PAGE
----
Operation via pressure-sensitive areas

The OnePlus Buds Pro are controlled via pressure-sensitive points on the stem. Both headphones are set identically ex works, but can be adjusted individually. By default, single press starts/pauses playback, double press skips one song forward, and three presses skips one track back.

If you hold one of the buttons for about 1 second, you can switch between ANC, normal and transparency. At a duration of 3 seconds, the “Zen Mode Air” is activated, more on that later.

With OnePlus devices, the control can be adjusted directly in the Bluetooth settings, all other smartphones have to use the MyMelody app. There you can only adjust the control by pressing it three times and you can only choose between “Zen Mode Air” and voice assistant.




The built-in app on my OnePlus 8T shows the battery status of the headphones and the charging case, allows firmware updates, adjusting the “Zen Mode Air” and the triple press.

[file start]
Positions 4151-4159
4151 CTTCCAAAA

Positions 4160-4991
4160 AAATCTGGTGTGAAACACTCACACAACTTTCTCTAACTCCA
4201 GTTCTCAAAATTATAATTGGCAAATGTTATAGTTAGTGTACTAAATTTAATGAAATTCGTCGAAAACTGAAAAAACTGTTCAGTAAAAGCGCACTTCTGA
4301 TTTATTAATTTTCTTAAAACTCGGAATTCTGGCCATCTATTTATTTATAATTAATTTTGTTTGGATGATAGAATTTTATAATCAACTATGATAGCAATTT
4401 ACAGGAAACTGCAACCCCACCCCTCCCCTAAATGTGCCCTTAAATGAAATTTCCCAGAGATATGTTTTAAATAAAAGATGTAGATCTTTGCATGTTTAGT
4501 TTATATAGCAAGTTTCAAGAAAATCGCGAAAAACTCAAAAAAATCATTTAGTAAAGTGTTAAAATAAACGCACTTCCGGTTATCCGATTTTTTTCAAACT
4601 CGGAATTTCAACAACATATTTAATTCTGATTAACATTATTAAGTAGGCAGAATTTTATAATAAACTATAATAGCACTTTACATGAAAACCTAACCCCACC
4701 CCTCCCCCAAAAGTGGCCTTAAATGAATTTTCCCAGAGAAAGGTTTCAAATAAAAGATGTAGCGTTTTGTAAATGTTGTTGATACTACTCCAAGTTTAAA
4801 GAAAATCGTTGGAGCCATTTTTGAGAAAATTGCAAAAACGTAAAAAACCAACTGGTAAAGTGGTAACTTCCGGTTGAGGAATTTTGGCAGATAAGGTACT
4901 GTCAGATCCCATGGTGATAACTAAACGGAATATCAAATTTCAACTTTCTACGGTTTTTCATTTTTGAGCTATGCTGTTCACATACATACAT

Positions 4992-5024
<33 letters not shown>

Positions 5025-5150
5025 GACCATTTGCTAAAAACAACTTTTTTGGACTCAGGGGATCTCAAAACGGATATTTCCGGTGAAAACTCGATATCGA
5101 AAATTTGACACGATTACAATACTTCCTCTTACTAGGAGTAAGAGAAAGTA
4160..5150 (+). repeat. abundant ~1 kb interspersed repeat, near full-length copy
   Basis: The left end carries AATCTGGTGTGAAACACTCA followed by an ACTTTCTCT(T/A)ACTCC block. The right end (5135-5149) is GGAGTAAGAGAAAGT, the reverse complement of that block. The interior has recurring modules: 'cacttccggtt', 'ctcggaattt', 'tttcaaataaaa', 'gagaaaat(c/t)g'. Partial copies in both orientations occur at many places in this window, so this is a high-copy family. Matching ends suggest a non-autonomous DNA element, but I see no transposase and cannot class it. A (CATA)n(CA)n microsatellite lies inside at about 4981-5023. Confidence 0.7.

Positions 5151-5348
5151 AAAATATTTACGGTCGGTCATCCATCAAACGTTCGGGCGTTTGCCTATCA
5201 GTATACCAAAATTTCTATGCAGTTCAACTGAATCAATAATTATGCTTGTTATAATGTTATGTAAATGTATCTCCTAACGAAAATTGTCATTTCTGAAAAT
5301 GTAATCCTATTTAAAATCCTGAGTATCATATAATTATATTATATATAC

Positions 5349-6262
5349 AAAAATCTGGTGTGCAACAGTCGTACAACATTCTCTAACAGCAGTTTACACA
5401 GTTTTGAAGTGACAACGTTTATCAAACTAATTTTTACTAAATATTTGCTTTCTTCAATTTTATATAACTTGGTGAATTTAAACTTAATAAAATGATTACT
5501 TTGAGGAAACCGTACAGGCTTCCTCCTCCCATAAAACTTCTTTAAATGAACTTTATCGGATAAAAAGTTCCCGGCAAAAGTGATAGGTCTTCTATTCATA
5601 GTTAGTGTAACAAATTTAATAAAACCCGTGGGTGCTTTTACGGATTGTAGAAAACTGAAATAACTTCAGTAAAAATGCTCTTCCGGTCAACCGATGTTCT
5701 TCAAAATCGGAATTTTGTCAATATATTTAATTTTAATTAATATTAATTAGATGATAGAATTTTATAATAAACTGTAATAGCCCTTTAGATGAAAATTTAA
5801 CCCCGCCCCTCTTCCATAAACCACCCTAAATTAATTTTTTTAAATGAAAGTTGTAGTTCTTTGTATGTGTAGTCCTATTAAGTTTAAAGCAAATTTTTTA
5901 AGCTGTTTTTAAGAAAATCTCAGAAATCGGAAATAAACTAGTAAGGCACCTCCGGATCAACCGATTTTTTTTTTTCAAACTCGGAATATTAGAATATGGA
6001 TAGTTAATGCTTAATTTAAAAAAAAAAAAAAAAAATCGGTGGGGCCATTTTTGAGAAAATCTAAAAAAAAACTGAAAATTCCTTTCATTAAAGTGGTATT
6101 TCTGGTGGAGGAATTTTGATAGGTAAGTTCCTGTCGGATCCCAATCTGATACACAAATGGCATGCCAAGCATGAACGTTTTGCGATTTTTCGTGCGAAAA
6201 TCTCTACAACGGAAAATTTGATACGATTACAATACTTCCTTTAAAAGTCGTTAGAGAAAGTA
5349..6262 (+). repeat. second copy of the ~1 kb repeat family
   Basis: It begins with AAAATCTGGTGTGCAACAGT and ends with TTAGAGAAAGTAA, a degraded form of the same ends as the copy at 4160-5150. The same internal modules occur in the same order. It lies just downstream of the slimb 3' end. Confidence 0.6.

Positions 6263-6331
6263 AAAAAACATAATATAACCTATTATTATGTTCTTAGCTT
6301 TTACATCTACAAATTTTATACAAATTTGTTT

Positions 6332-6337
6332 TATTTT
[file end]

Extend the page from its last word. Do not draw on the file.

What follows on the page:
There is also a type of customized equalizer that is to be individually adjusted via a hearing test. The hearing test went through for me, but I couldn’t save the profile due to a bug.

Now to the previously mentioned “Zen Mode Air”. If you press the stems for three seconds, the headphones will play a predetermined track. This is supposed to be calming and relaxing. You can choose from birdsong, meditative sounds, the sound of waves and a campfire with the chirping of crickets. It is interesting that this track is stored on the headphones and does not require an active connection to the smartphone.

Wearing comfort for hours

One positive point right away: the headphones of the OnePlus Buds Pro can be used individually. Since the operation is the same for both stems by default, everything works perfectly.